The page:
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Marie Killebrew

INTERVIEWEE: Marie Killebrew (MK)
INTERVIEWERS: David Todd (DT) and David Weisman (DW)
DATE: October 7, 2002
LOCATION: Canadian, Texas
TRANSCRIBERS: Melanie Smith and Robin Johnson
REEL: 2223

Please note that the recording includes roughly 60 seconds of color bars and sound tone for technical settings at the outset of the recordings. Numbers indicate time codes for the VHS tape copy of the interview. “Misc.” refers to various off-camera conversation or background noise, unrelated to the interview.

DT: My name is David Todd. I’m here for the Conservation History Association of Texas. It’s October 7th, year 2002, and we’re in Canadian, Texas at the home of Mrs. Killebrew, Mary Killebrew, and we’re going to be visiting with her about the ranching business which she has been in, with her husband, for many years and also about her recent efforts to try and protect some of the groundwater resources in the area that they’ve relied on, both at the ranch and in the community here. So I wanted to take this chance to thank her for spending time with us and explaining what she’s been up to.
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MK: You’re welcome.
DT: Mrs. Killebrew, I was hoping we might be able to start by talking about your childhood, and if there were any experiences when you were growing up that first introduced you to a familiarity and a love of the outdoors?
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MK: Well, as I have stated in my written article, my father was a farmer and we have always lived in the country. And we started out down at Bowie, Texas which is where I was born. And we came to Perryton, in two covered wagons, and one of the teams was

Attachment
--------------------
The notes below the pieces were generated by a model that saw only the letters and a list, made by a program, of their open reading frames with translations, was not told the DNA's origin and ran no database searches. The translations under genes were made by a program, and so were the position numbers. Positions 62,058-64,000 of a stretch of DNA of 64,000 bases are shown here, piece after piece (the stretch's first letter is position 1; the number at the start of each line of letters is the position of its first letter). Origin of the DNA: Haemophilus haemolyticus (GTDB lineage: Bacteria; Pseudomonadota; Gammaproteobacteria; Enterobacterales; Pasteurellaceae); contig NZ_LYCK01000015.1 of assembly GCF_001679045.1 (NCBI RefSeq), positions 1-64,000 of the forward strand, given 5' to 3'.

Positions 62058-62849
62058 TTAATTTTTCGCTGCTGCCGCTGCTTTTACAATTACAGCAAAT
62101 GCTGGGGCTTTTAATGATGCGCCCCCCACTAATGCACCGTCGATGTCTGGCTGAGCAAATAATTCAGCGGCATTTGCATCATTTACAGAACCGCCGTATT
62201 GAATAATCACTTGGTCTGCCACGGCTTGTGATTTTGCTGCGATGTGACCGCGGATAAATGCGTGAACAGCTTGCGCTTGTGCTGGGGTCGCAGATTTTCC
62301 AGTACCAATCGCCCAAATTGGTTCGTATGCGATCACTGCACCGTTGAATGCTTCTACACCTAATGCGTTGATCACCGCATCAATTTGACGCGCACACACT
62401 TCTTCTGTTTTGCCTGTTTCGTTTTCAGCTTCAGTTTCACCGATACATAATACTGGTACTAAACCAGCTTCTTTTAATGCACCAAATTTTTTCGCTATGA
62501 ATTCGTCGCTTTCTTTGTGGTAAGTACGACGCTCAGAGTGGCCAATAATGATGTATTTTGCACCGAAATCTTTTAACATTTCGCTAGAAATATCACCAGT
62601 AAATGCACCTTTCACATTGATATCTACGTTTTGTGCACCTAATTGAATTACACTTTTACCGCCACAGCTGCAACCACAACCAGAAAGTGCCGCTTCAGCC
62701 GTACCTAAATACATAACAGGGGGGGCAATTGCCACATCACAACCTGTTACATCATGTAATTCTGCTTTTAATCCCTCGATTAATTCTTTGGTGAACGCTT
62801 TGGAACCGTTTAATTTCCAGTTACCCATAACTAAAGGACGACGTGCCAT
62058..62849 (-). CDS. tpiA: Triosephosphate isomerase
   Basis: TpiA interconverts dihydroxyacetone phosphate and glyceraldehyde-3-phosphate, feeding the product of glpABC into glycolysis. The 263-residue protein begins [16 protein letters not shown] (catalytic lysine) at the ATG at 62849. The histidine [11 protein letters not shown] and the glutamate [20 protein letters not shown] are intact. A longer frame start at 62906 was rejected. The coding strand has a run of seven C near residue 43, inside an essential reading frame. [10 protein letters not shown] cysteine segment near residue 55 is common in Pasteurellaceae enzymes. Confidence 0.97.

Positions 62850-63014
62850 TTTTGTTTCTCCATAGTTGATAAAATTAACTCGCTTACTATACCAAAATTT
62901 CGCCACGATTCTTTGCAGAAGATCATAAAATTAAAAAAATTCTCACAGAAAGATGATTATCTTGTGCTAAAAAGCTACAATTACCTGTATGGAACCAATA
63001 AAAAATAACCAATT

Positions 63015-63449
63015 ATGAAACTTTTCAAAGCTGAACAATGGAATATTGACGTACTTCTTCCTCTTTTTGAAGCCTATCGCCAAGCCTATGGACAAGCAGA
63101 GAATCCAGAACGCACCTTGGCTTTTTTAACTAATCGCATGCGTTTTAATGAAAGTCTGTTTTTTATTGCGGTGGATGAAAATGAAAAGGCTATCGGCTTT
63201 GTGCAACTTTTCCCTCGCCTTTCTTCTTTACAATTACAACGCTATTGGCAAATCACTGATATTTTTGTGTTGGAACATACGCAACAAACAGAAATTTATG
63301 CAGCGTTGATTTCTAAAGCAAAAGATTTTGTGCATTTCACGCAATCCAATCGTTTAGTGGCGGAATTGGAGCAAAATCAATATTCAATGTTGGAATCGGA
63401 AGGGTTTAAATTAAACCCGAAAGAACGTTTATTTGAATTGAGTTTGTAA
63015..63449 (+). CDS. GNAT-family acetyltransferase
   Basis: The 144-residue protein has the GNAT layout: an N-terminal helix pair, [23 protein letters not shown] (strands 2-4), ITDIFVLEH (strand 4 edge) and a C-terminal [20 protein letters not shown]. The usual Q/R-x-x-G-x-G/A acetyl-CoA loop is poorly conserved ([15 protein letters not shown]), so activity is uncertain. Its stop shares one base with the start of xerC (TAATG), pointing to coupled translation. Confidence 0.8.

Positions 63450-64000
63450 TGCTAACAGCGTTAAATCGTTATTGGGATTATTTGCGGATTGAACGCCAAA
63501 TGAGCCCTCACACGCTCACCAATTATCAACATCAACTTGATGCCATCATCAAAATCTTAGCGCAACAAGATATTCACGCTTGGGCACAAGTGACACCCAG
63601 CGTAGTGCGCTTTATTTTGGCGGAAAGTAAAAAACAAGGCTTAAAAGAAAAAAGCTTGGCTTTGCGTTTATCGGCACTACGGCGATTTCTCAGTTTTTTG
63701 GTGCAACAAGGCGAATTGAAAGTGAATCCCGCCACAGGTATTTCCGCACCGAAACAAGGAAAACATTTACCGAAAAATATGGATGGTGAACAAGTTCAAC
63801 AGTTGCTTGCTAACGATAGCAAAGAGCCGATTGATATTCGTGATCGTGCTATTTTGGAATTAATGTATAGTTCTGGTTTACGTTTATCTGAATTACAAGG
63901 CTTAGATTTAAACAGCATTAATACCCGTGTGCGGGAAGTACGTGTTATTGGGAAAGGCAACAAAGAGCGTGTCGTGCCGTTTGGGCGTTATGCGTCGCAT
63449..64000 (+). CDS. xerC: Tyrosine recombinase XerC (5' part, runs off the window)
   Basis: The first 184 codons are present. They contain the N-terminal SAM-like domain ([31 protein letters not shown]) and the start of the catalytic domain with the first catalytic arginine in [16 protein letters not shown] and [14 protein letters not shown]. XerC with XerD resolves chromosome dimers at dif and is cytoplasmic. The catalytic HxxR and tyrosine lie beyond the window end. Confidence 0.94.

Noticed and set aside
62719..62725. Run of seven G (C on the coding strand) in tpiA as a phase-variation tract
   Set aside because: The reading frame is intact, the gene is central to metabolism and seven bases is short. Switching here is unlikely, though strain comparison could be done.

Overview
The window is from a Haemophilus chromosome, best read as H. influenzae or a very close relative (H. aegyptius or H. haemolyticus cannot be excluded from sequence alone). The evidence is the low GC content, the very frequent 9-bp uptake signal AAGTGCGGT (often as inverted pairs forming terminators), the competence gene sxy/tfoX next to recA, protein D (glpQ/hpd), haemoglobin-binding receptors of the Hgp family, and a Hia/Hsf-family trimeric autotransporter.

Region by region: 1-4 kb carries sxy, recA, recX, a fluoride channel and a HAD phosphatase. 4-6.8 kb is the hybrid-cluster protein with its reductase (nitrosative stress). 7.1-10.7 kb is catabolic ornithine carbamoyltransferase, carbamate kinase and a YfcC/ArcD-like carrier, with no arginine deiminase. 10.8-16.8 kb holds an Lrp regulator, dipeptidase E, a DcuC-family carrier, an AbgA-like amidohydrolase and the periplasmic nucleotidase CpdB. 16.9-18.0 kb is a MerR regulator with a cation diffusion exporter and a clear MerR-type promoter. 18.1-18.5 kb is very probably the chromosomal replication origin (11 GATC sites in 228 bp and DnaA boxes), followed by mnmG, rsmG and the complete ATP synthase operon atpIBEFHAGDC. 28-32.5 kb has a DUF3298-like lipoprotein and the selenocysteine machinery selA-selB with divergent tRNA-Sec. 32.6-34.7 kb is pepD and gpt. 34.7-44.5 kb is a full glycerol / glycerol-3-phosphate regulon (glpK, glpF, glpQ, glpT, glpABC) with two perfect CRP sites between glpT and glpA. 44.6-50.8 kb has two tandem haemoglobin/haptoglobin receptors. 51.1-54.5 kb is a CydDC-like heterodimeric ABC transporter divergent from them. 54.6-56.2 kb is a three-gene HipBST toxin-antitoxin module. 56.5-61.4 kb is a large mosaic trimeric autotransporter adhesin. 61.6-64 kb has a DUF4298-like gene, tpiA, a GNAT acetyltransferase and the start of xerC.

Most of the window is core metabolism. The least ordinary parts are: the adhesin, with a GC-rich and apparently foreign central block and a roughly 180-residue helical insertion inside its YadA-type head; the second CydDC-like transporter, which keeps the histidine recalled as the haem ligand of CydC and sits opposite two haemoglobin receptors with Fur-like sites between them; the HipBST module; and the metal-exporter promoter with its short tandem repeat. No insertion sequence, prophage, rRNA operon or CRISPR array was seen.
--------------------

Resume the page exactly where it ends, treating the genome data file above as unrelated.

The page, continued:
balky and we spent the night at a little white schoolhouse on the way. And my dad said we’d get away before the teacher arrived the next morning. He did, but we didn’t, we had the balky team. The teacher came and made us get down and clean up everything off of that school ground before we left. So we finally made it to Perryton. And then we lived in Perryton for a while, and then we moved out to Ochiltree, which is south of Perryton. And we had to walk three to five miles to school, which I spent my first year there. And then from there, we moved to Borger, and then, Darrouzett, and then, ended up
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in Dalhart, north of Dalhart. And we were there in the early 30’s, and there was a terrible dust storm came up one time and you couldn’t hardly see your hand before you. And we had to use wet washcloths to even breathe. So that was my first experience, but really the cleanup of the schoolyard was my first experience of conservation. And I never will forget that. And then the sandstorm was my next. And I feel like that if people don’t wake up and start conserving water, the whole country’s going to be a sand—a dustbowl. So.